, 27 July, 2020 / 10:28 PM
The Apostolic Administrator of Makeni Diocese in Sierra Leone, Bishop Natale Paganelli, has condemned a recent attack in a town in the west African country that left at least five people dead and several others injured.
In a statement seen by ACI Africa, Bishop Paganelli calls for calm in the country and urges the people of God to focus on the fight against the coronavirus, which has been reported in nearly 2,000 people.
“As a Church, we condemn all forms of violence, which we consider self-destructive and counterproductive,” the Apostolic Administrator of Makeni Diocese said, and added, “Every human life is sacred and is of inestimable value in the sight of God, the creator.”
The member of the Xaverian Missionary Fathers appeals to everyone to “respect, protect, love and serve life, every human life” and to pursue the path of honest and constructive dialogue, mutual respect and fruitful reconciliation.
At least five people were killed in the town of Makeni in northern Sierra Leone in a riot that was sparked by the relocation of a power plant.
Local media in Sierra Leone reported that the West African nation had been planning to move the plant to the country’s international airport near the capital, Freetown.
Protesters attacked the offices of President Julius Maada Bio’s political party in Makeni, witnesses said, while police fired live rounds and tear gas, leaving at least five people dead and several injured in the wake of the attack.
In his Sunday, July 26 statement, Bishop Paganelli expresses sympathy with people who lost their loved ones in the attack and calls for “immediate, independent and transparent investigation to address the cause of the violence.”
“As a Diocese, we register our deepest and heartfelt sympathy and condolences to their grieving parents, family members and friends. May Almighty God grant them the comfort and consolation they desperately need at this troubling time,” the 63-year-old Bishop who has been at the helm of the Diocese since April 2012 says.
He further calls for the release of those who had been nabbed in connection with the attack to reduce tension and ease the bitterness and anger among the people who were already feeling aggrieved.
The Italian-born Prelate calls on everyone to preserve the peace, stability and cohesion of the country and to avoid divisive politics.
He reiterates Pope Emeritus Benedict XVI’s words in the second African synod document, Africae Munus, that, “reconciliation overcomes crisis, restores the dignity of individuals and opens up the path to development and lasting peace between peoples at every level.”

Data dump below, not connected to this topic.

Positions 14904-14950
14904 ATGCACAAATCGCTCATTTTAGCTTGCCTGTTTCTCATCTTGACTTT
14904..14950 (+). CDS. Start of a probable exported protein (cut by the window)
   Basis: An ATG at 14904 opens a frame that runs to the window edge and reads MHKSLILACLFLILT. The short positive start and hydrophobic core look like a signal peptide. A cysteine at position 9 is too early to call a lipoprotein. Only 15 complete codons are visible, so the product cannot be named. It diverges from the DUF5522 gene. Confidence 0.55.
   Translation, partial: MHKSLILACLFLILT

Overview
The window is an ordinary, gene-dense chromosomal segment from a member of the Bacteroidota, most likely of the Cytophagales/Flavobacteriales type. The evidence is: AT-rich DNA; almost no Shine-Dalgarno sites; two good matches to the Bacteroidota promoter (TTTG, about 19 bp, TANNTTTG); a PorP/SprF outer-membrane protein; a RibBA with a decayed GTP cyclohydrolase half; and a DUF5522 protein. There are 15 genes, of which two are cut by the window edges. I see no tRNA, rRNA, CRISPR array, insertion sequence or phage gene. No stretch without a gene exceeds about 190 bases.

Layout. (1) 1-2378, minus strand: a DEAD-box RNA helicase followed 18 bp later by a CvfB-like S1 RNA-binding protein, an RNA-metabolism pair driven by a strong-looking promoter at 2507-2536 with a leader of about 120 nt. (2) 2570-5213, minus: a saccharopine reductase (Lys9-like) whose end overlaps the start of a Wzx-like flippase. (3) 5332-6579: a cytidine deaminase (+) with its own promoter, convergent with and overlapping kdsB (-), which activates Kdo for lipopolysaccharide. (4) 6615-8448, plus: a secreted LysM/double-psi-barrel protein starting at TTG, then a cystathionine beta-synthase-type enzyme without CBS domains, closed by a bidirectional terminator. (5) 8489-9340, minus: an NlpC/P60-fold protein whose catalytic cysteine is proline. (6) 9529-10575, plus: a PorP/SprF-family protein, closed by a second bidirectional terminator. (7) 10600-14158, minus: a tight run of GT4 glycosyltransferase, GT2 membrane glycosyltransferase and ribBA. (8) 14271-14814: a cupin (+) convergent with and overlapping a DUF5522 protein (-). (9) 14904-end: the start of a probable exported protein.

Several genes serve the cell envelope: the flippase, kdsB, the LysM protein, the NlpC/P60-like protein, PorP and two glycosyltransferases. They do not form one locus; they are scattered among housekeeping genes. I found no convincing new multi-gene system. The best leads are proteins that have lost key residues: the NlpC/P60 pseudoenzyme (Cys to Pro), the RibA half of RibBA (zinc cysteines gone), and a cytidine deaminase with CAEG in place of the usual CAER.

The mid-July incident is the latest COVID-19 related act of violence in the West African country after a reported prison attack that left several people dead and an attack on a police station by fishermen following contested restrictions to contain the spread of the virus.
After a case of COVID-19 was confirmed in a Prison located in Sierra Leone’s capital, Freetown, riots broke out at the correctional facility resulting in the death of seven people.
In the western area of the country, fishermen attacked a police station and a health clinic after the number of boats allowed to go to the sea were reduced as part of the measures to curb the spread of COVID-19.
Bishop Paganelli has condemned both attacks, noting that the recent spate of violence in various parts of the country has dented “the long-standing image of Sierra Leone as a peaceful, hospitable, unified and reconciled country.”
“Something needs to be done and done urgently, he says in his July 26 statement, and adds, “We all have the responsibility to preserve the peace, stability and cohesion in our country by saying no to cheap, hateful and divisive politics.”
The Xaverian Missionary urges the people of God in Sierra Leone to focus their energy in fighting the pandemic saying, “This is not the time to lose our focus on the fight against our common enemy, COVID-19, and its devastating socio-economic effects on all of us.”
As of Monday, July 27, Sierra Leone had reported 1,783 COVID-19 cases. Earlier reports indicated that a significant percentage of people infected with the virus were health providers.
Earlier in the month, doctors who were treating COVID-19 patients in Sierra Leone reportedly went on strike over unpaid dues, leaving patients in some of the main treatment centers without care.
COVID-19 restrictions have taken an economic toll on the people in Sierra Leone, spurring sporadic protests in the west African country for months.
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Father Don Bosco Onyalla
Editor-in-Chief, ACI Africa